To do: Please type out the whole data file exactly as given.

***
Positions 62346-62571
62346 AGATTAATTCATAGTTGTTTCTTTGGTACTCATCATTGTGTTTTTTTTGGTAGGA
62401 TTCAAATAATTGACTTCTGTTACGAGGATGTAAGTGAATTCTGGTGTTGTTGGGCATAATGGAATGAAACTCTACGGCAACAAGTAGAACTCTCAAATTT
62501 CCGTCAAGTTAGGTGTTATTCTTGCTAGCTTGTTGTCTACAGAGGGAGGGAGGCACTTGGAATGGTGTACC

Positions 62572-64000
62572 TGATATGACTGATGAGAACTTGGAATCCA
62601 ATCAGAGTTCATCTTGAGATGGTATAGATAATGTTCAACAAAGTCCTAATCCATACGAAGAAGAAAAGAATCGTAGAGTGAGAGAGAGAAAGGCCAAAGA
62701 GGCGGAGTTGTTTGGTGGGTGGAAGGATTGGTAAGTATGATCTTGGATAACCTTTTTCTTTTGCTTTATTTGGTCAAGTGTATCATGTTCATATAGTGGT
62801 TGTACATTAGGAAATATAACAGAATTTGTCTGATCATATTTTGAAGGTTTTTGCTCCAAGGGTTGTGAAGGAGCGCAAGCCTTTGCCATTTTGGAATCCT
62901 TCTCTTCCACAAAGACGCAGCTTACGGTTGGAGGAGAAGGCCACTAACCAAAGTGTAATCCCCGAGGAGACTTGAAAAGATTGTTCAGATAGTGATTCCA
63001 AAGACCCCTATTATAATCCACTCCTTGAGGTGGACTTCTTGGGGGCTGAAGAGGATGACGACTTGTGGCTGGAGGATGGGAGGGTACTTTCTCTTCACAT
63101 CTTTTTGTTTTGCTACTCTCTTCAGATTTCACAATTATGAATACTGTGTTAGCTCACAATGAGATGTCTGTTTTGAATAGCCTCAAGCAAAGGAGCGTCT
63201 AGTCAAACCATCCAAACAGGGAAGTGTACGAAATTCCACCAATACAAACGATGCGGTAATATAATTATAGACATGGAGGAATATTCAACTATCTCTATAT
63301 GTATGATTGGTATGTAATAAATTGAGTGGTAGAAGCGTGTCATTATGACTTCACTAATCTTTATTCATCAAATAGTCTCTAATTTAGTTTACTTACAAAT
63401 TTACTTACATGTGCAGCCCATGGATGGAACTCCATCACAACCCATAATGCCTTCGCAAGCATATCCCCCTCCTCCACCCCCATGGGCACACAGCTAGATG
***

Positions 62346-62571
62346 AGATTAATTCATAGTTGTTTCTTTGGTACTCATCATTGTGTTTTTTTTGGTAGGA
62401 TTCAAATAATTGACTTCTGTTACGAGGATGTAAGTGAATTCTGGTGTTGTTGGGCATAATGGAATGAAACTCTACGGCAACAAGTAGAACTCTCAAATTT
62501 CCGTCAAGTTAGGTGTTATTCTTGCTAGCTTGTTGTCTACAGAGGGAGGGAGGCACTTGGAATGGTGTACC

Positions 62572-64000
62572 TGATATGACTGATGAGAACTTGGAATCCA
62601 ATCAGAGTTCATCTTGAGATGGTATAGATAATGTTCAACAAAGTCCTAATCCATACGAAGAAGAAAAGAATCGTAGAGTGAGAGAGAGAAAGGCCAAAGA
62701 GGCGGAGTTGTTTGGTGGGTGGAAGGATTGGTAAGTATGATCTTGGATAACCTTTTTCTTTTGCTTTATTTGGTCAAGTGTATCATGTTCATATAGTGGT
62801 TGTACATTAGGAAATATAACAGAATTTGTCTGATCATATTTTGAAGGTTTTTGCTCCAAGGGTTGTGAAGGAGCGCAAGCCTTTGCCATTTTGGAATCCT
62901 TCTCTTCCACAAAGACGCAGCTTACGGTTGGAGGAGAAGGCCACTAACCAAAGTGTAATCCCCGAGGAGACTTGAAAAGATTGTTCAGATAGTGATTCCA
63001 AAGACCCCTATTATAATCCACTCCTTGAGGTGGACTTCTTGGGGGCTGAAGAGGATGACGACTTGTGGCTGGAGGATGGGAGGGTACTTTCTCTTCACAT
63101 CTTTTTGTTTTGCTACTCTCTTCAGATTTCACAATTATGAATACTGTGTTAGCTCACAATGAGATGTCTGTTTTGAATAGCCTCAAGCAAAGGAGCGTCT
63201 AGTCAAACCATCCAAACAGGGAAGTGTACGAAATTCCACCAATACAAACGATGCGGTAATATAATTATAGACATGGAGGAATATTCAACTATCTCTATAT
63301 GTATGATTGGTATGTAATAAATTGAGTGGTAGAAGCGTGTCATTATGACTTCACTAATCTTTATTCATCAAATAGTCTCTAATTTAGTTTACTTACAAAT
63401 TTACTTACATGTGCAGCCCATGGATGGAACTCCATCACAACCCATAATGCCTTCGCAAGCATATCCCCCTCCTCCACCCCCATGGGCACACAGCTAGATG